Album Reviews: Altin Gün, Molly Burch, Clairo

Altin Gün — Âlem (Amsterdam, Netherlands/Indonesia/Turkey)

With an already very steady stream of music, Altin Gün has somehow dropped a second 2021 release in less than six months. With a little more genre fusion, the group takes a moment to explore a whole aesthetic through a record, though perhaps with less high-energy moments than in  previous records. Though it calls very overtly to LCD Soundsystem's "Get Innocuous" in its intro and base tones, "Yali Yali" quickly evolves into its own Anatolian beast of a track with so many great synth lines it quickly becomes unrecognizable from its early moments. The sombre drive of "Kisasa Kisas" plays to the massive-sounding but sparse notes of "Ordunun Dereleri" but with a lot more hooks to make that space work rather than feel lacking. The 80s feel of "Cips Kola Kilit" makes for a wonderfully electronic trip by the band, and potentially the most notably influenced Merve Dasdemir perfectly morphs between a suave and pointed diction much like the synths here go from square and punchy to smoky neon. B-side inclusion with "Kisasa Kisas" "Erkilet Güzeli" is worth its own shout-out, as it takes their recent exploration into drum machines to a very vintage lounge dance beat with the wonderfully Anatolian-flavoured melodies that they always bring.

Kirty — We Are All on Fire (Toronto)

As a departure from their Fast Romantics material, Kirty's music as a solo act manages to hit a personal high and get much weirder. There's a cosmic high to "Something About You" that takes off from every catchy verse into this triumphant and hopeful leap in every chorus. "Turn You On" lets the blown-out towns take over, with their much more charming lo-fi keyboards providing unique colour here, and the whole song's layers of distortion emulate both a heightened sensation and a kind of numb "over it" tone. The dazed, swirling production on "We Are All on Fire" is a dizzying experience, and this design allows Kirty to draw you into the out-of-control feeling its bones. Though much more straightforward, "I Want Your Love" also hits you with all the amazing hooks of the record cranked up even more.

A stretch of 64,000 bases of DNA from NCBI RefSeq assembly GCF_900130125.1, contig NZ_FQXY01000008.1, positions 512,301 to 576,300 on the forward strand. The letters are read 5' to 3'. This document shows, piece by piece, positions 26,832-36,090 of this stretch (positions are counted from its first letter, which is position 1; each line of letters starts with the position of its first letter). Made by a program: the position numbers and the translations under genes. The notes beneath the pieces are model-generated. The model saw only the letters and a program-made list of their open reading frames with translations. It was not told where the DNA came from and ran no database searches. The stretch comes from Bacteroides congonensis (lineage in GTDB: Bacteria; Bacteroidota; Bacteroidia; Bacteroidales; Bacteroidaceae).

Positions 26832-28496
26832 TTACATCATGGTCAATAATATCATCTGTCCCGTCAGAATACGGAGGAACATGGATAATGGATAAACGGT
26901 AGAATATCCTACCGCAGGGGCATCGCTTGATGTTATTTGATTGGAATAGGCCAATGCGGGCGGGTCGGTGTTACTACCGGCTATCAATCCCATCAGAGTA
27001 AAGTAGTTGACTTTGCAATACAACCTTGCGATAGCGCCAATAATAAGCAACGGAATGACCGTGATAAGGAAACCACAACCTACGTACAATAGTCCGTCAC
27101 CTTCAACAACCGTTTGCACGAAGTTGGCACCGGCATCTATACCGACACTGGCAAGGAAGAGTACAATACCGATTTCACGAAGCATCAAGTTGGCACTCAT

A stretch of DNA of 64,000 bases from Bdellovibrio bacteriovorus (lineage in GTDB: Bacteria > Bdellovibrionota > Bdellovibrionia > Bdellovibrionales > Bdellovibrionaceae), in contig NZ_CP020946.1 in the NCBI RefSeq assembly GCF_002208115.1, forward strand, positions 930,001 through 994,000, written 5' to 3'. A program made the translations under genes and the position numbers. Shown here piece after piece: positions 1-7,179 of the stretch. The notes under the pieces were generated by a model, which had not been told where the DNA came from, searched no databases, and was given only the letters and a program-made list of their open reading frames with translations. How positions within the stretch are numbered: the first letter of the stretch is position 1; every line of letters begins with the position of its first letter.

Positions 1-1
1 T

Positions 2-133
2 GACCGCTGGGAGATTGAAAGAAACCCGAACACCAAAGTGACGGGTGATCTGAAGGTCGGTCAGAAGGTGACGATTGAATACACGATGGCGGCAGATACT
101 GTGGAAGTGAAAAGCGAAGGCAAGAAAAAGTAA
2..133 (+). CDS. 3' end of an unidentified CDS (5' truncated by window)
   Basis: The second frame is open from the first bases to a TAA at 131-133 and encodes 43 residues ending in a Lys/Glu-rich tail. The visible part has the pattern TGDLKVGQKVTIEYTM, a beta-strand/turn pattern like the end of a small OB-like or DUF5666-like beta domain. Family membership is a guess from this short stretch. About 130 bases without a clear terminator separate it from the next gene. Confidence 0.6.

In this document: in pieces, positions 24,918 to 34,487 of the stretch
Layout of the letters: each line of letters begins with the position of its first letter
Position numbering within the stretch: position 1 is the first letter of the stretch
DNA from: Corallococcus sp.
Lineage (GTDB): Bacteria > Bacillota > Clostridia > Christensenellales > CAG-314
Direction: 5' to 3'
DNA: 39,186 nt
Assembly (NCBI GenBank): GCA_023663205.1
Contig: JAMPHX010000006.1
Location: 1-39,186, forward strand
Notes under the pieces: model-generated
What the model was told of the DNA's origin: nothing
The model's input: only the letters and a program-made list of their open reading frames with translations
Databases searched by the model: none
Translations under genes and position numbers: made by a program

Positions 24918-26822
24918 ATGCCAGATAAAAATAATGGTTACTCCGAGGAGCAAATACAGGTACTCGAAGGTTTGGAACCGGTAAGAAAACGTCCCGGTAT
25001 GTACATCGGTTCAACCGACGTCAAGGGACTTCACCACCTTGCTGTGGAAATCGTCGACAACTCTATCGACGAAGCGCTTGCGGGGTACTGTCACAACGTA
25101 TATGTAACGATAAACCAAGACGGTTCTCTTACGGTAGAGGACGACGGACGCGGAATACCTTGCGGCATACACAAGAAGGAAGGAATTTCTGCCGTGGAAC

Molly Burch — Romantic Images (Austin, TX/Los Angeles)

With a love for a vintage vocalist, romantic style, Molly Burch has refined her blend of old and new on her latest release. Almost like a through-all-time reflection on love, this record merges so many eras seamlessly into one excited record. The 70s/80s tinges on "Games" let the track bounce and dance around, with a dark, cool as well, as Burch hits some of her fastest and most energetic highs. There's an immediately intimate delivery to "Heart of Gold," trying to lure someone in with charm while also being honest, and all with a very warm production to it that highlights Burch's pop sensibilities. The grooves of "Took a Minute" hit a lot harder than others here, and let Burch's silky high-notes really pop in its loose disco feel. The yearning and intense emotion on "Back in Time" comes in with a deep power, as Burch lets the schmaltz in the arrangements enhance how important her story feels to her.

Seth Dyer — Lost (Single)  (Toronto)

As a moody and direct R&B track, Lost sees Seth Dyer crooning without any allusions to break up the message. The delicate vocal delivery makes every word, and Dyer's person-of-interest feel absolutely important. This smoky approach to their craft lets the swells of harmony feel like a booming drop, and amp up his lyrics to another level. Though it doesn't shift gears throughout its run so much, the slow amp up of each chorus makes Dyer's performance feel all the more . . . well dire!

Clairo — Sling (Atlanta, GA/Carlisle, MA)

Quieter music has a tendency to be slow and sparse, but Clairo is proving this doesn't need to be the case. As a tightrope mix of subdued arrangements and a large swath of instruments, Clairo really manages to pack a fantastic emotional colour palette into this album. "Bambi" proves a low-key track has a lot to offer sonically on "Bambi" as keys, and a whole range of instruments come in to compliment the feelings in her words, making for a devastating but magical listen. This subversion lets "Partridge" stand on almost trippy ground, as the stereo shifting of drums and specific voices really set the song apart from others like it. "Wade" takes its time, and slowly opens up with is woodwinds into this airy and swaying jam, that constantly blooms into these utterly shocking breaks. "Joanie" takes this to a theatrical place as the entire feeling of the song goes in and out at a moment's notice, as bells, vibraphones, and a wash of guitars all take their turn painting its picture fully.